With a collective commitment and strong international solidarity around the Pan-African and feminist agenda, we aspire to influence a new global philanthropic narrative that centres agency, solidarity, independence and collective power that we see being eroded daily by divisive and exclusionary political, economic, and social systems.
As unapologetically embedded actors in this philanthropic and social change space, we are intuitively embodying the movement approach from our Pan-African and feminist roots, as we interrogate and seek to influence the conversation around the politics behind the use of resources in solidarity with a social justice agenda.
The nexus between the crises and opportunities we face in this global moment underscores the need for a fundamental reimagining of systemic structures. Pan-African and Feminist philanthropic approaches centre solidarity and a redistribution of resources and power based on values of equity, collective humanity, and agency. This is at a moment where the urgency for global philanthropy to fundamentally rethink its role in advancing an agenda for equity, justice and wellness of communities most impacted by structural injustices is critical. As TrustAfrica and Urgent Action Fund-Africa, we consider it a privilege and a great responsibility to be on the frontline of anchoring this process to move philanthropy to be more of a transformative force in altering the trajectories of the challenges we face.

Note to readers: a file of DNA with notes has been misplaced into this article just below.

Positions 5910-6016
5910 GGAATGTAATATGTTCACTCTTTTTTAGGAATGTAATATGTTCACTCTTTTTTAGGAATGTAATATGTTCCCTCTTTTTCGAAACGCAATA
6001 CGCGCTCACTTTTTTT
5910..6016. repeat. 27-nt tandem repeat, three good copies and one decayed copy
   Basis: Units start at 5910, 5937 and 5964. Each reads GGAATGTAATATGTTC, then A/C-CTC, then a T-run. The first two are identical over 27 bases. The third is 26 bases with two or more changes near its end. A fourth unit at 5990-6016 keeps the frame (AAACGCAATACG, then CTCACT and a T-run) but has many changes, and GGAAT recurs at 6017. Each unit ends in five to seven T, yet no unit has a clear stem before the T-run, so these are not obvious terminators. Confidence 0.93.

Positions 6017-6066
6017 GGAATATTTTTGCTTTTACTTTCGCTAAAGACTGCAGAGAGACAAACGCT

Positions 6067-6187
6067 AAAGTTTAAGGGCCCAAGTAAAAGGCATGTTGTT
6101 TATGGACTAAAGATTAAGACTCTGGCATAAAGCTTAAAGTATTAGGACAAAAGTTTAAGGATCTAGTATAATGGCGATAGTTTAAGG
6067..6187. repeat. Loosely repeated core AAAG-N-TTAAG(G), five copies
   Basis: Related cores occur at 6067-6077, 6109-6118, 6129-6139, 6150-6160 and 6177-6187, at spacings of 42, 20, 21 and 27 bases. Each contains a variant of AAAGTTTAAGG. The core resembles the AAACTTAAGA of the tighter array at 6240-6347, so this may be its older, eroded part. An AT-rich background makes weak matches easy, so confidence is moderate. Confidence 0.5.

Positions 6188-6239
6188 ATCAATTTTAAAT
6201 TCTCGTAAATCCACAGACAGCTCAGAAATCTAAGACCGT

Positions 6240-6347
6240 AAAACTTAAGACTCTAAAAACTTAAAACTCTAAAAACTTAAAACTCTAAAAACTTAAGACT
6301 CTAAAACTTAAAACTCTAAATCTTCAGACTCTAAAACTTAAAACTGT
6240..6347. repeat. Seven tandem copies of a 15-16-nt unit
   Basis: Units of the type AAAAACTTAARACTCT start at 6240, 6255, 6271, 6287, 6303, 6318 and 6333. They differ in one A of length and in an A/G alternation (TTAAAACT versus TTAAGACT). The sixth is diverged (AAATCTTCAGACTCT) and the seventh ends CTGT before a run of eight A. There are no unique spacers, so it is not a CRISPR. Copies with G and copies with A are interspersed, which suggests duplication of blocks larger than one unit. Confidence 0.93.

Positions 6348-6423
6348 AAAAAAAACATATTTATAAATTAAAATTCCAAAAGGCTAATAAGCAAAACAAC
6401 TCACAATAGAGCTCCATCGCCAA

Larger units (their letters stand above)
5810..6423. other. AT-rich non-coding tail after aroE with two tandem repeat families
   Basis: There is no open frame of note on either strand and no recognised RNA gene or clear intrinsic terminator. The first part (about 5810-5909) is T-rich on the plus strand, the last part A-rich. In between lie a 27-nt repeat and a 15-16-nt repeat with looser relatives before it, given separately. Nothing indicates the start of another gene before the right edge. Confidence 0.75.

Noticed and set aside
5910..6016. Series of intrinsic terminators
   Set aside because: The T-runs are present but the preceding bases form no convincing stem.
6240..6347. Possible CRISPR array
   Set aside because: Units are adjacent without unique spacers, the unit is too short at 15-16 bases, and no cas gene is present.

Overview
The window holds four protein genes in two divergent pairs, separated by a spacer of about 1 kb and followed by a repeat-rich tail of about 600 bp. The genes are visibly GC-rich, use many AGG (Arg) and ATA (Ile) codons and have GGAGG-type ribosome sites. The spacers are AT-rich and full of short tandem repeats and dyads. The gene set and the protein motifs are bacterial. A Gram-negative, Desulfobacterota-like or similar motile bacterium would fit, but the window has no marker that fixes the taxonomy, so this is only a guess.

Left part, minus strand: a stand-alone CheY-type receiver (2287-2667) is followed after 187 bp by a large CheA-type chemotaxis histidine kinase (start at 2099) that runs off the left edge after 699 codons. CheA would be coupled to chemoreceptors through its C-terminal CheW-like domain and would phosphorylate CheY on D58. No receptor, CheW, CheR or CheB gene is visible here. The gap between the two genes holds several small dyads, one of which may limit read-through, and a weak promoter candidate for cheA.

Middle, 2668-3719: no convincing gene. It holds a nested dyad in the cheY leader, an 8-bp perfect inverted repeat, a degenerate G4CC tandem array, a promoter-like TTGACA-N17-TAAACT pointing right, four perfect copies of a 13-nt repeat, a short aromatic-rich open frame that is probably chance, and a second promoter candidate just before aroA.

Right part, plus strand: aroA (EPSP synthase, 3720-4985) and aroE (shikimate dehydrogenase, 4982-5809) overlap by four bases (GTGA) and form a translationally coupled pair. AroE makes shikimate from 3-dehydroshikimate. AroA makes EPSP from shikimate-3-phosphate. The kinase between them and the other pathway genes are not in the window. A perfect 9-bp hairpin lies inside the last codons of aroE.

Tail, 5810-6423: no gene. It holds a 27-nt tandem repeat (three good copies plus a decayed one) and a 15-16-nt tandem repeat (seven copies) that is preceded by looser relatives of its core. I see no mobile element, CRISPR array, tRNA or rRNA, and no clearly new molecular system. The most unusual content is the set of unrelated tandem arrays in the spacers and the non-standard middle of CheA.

For more information on the outcomes and process from this collective please follow http://www.trustafrica.org, as well as @TrustAfrica and @UAFAfrica on Twitter.